16 December 2014

The Soma Hamuduruwo who remains eleven years later

A little over ten years ago, there was a General Election.  This was in April 2004.  It was an election that was won by the United People’s Freedom Alliance (UPFA) but was one that was marked by the entry of the Jathika Hela Urumaya (JHU) and through them a visible and decisive presence of bikkhus in parliamentary politics.  What happened thereafter is history. 

The JHU, although only nine-strong in a 225-member Parliament, nevertheless orchestrated the election of W.J.M. Lokubandara as the Speaker.  The intervention of Rev Athureliye Rathana Thero at the Aid Group Meeting in Kandy stopped foreign funds being legally channeled to the LTTE.  The ‘fast unto death’ launched by Ven Omalpe Sobitha Thero outside the Dalada Maligawa similarly helped scuttle the P-TOMs arrangement.  The JHU would later lend support to Mahinda Rajapaksa in his first presidential election, with the party leadership scripting most of what came to be known as ‘Mahinda Chinthana’. Then there was the march to Mavil Aru precipitating a decisive political decision to launch a to-the-end battle with the LTTE. 

When the JHU’s history is written, there will be mention of work done, proposals made and rejected, shifting of loyalties and even splits.  These are remembered.  What is not being said and hasn’t been said for years is that one of the key factors that led to the political formation and which helped the JHU become the ‘game changer’ that it has evolved into is the extensive and thankless work of the little remembered and much vilified Ven Gangodawila Soma Thera. 

Ven Gangodawila Soma Thera spoke simply about simple things.  He responded to what many felt was an existential threat to Buddhists in multiple forms.  For all the ‘Buddhist’ trappings of the constitution, homage to the Sri Maha Bodi and the Dalada Maligawa by politicians, layers of pirith nool wrapped around their wrists, celebratory splashes during Vesak and Poson, it was clear then (as it is now) that the commanding heights of the economy including key decision making bodies were peopled by non-Buddhists (in a country where Buddhists make up close to 70% of the population).  Vilification of Buddhists and Buddhism was ‘par for the course’ for self-styled ‘intellectuals’.  The use and abuse of constitutional provisions to prey on relatively poor Buddhists with the intent of ‘conversion’ was (and is) out of control.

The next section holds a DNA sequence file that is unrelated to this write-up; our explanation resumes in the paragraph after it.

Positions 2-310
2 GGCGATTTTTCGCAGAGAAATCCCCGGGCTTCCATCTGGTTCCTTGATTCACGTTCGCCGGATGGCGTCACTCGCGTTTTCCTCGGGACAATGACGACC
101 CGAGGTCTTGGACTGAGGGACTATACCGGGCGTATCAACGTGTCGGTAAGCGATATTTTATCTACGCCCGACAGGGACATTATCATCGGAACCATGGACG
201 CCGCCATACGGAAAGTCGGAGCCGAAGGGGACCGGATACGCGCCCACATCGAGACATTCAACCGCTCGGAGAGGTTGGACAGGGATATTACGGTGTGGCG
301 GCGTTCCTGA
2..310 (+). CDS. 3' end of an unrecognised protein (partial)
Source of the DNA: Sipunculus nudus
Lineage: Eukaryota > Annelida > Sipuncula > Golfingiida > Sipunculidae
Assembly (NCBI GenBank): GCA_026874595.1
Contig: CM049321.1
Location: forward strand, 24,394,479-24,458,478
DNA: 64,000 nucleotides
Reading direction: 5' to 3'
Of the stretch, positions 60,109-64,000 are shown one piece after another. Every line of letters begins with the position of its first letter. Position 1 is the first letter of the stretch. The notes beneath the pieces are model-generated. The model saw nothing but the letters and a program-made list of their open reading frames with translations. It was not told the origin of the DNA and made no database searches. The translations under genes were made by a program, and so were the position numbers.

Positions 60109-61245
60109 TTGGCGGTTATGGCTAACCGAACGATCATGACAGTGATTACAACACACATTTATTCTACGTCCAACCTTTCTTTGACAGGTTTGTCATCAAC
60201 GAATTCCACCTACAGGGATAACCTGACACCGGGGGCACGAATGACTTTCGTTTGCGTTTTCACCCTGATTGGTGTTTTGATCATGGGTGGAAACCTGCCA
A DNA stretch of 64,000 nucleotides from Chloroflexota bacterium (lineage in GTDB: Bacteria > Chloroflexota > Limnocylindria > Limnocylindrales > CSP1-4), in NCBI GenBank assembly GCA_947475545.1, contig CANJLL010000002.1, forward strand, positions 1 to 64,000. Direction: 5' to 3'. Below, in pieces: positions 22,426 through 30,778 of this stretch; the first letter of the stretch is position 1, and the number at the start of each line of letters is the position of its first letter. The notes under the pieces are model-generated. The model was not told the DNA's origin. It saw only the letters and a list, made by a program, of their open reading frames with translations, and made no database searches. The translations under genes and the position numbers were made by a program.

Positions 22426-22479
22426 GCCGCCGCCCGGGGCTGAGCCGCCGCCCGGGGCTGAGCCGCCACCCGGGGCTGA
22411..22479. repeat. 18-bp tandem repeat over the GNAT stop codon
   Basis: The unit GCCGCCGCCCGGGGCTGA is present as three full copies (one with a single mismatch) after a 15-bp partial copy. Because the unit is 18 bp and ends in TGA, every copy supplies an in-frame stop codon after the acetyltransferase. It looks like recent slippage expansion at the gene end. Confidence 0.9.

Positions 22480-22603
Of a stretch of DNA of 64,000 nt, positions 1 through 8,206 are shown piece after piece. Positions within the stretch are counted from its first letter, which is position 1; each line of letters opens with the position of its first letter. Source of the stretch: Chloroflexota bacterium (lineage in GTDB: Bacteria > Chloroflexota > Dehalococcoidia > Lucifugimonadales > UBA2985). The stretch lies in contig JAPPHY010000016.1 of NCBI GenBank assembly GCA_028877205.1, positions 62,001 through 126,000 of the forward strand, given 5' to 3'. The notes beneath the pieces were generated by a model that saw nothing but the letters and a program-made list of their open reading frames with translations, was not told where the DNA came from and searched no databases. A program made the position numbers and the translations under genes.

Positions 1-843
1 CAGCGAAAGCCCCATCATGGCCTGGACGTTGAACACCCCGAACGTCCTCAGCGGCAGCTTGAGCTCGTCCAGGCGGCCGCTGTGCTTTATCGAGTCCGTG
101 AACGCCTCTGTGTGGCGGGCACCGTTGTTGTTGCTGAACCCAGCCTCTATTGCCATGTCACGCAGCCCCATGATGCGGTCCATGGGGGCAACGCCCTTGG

While the Chief Prelates of the Buddhist Order sat on immense wealth and did little or nothing to uplift the lay Buddhists, Ven Soma went about saying what was politically incorrect.  He laid it out as it was.  He spoke against the myriad ritualistic practices that had got added-on as faith-items of lay Buddhists.  He spoke against life practices that could wreck families and condemn communities to impoverishment.  He inspired young people to return to the doctrine.  He brought people to the temple. 

Ven Soma was a revivalist of a particular kind.  He addressed largely a cultural and civilizational angst of a particular community.  He drew from the Dhamma, this is true, but less to show pathway out of sorrow than to make personal lives more wholesome and alleviate the anxieties of the Sinhala Buddhists.  Buddhists from all parts of the country attended Ven Soma's funeral.  The outpouring of grief was unprecedented.  No politician or even artist has been mourned in anything close to the way Ven Soma was.  

When he did delve into the Dhamma for other beyond-community concerns, Ven Soma Thera was less effective.  In fact he wasn’t very coherent, losing the thread of the point he was making courtesy almost habitual and frequent venture alone the byroads of elucidation.  He was naturally vilified by the usual suspects in the five-centuries long cultural, religious and political persecution of Sinhala Buddhists who have little time and energy and no eyes at all to see doctrinal disjuncture in any other religious community in the island. 

Ven Soma Thera died under mysterious circumstances.  To date investigation into that tragic moment has not yielded satisfactory conclusions.  Those who demanded a proper investigation and who used that demand to gather votes have ‘moved on’.  Ven Soma Thera, in that sense, or rather the death of Ven Soma Thera was nothing more than ‘stepping stone’ for people on a political journey. 

Eleven years on, there’s little or no mention of Ven Gangodawila Soma Thera.  Perhaps this is because the country is once again excited about a major election.  The issues he raised remain.  And yet, in some small way and perhaps for reasons unplanned by Ven Soma Thera there is a greater interest in the Dhamma among Buddhists, especially the youth.  While naturally there are bikkhus whose sermons are so popular that they have been surrounded by wealth gifted by the devoted, there are others who have invited a deeper study of the immense doctrinal wealth that is Buddhism. 

Ven Soma Thera’s in-your-face political project helped some but in the end the Buddhists did not benefit.  It was the interest he sparked in the Dhamma that stayed and will, in the end, provide answers to the existential angst of this religious community.  As it should be, one might add. 

M.S. 
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2 comments:

Varuni CIS said...

Ven Soma thero still lives in the hearts of many Buddhists, eventhough the JHU has conveniently forgotten that it was Soma thero who awakened the Buddhists in recent histroy.

varuni said...

Ven Soma thero still lives in the hearts of many buddhists. Eventhough the JHU has conveinently forgotten about him , most buddhists think of Soma thero as the monk who awakened the Buddhists in recent times.( The Anagarika Dharmapala of modern times)